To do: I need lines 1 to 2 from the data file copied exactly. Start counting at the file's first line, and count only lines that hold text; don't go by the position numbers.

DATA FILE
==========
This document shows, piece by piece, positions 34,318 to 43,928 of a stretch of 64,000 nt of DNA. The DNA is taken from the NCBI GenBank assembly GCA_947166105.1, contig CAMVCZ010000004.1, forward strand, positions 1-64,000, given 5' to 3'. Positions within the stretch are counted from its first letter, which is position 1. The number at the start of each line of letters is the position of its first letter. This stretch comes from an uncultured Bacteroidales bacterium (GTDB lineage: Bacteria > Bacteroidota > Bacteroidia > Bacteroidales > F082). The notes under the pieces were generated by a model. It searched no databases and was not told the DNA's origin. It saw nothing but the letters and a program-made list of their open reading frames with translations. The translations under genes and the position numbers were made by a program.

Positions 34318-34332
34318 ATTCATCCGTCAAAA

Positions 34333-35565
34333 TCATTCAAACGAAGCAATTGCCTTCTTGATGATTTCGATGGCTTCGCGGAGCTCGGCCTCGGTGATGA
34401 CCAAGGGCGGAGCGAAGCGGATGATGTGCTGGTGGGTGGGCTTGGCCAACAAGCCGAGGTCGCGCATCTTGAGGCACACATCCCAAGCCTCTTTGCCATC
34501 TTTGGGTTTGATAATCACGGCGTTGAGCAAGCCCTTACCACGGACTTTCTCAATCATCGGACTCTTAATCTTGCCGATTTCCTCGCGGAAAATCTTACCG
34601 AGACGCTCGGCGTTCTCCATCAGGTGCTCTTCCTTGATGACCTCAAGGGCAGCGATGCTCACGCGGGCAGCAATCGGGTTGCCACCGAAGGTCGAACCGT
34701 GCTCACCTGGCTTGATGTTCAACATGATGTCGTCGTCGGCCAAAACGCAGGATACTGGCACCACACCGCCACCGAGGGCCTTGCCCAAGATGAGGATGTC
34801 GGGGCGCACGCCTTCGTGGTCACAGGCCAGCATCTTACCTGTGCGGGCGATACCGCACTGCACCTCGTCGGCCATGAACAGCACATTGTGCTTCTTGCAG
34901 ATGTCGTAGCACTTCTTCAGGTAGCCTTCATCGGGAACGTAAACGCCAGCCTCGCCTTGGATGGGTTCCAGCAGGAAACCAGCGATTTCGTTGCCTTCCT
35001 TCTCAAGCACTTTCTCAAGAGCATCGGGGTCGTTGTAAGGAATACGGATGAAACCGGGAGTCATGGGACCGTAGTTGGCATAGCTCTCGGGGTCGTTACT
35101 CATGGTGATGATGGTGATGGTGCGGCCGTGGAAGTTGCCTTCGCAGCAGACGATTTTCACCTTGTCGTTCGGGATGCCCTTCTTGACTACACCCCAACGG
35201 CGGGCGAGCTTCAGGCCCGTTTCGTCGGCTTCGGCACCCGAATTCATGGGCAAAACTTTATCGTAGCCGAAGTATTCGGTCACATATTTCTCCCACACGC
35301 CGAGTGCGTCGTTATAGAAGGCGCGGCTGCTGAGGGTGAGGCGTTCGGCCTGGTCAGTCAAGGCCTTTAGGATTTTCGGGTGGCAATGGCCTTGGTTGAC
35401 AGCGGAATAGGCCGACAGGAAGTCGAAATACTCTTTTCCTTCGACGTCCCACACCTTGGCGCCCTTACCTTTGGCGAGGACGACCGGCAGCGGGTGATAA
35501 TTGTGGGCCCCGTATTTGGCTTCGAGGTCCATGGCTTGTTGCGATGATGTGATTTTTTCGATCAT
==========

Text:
This document shows, piece by piece, positions 34,318 to 43,928 of a stretch of 64,000 nt of DNA. The DNA is taken from the NCBI GenBank assembly GCA_947166105.1, contig CAMVCZ010000004.1, forward strand, positions 1-64,000, given 5' to 3'. Positions within the stretch are counted from its first letter, which is position 1. The number at the start of each line of letters is the position of its first letter. This stretch comes from an uncultured Bacteroidales bacterium (GTDB lineage: Bacteria > Bacteroidota > Bacteroidia > Bacteroidales > F082). The notes under the pieces were generated by a model. It searched no databases and was not told the DNA's origin. It saw nothing but the letters and a program-made list of their open reading frames with translations. The translations under genes and the position numbers were made by a program.

Positions 34318-34332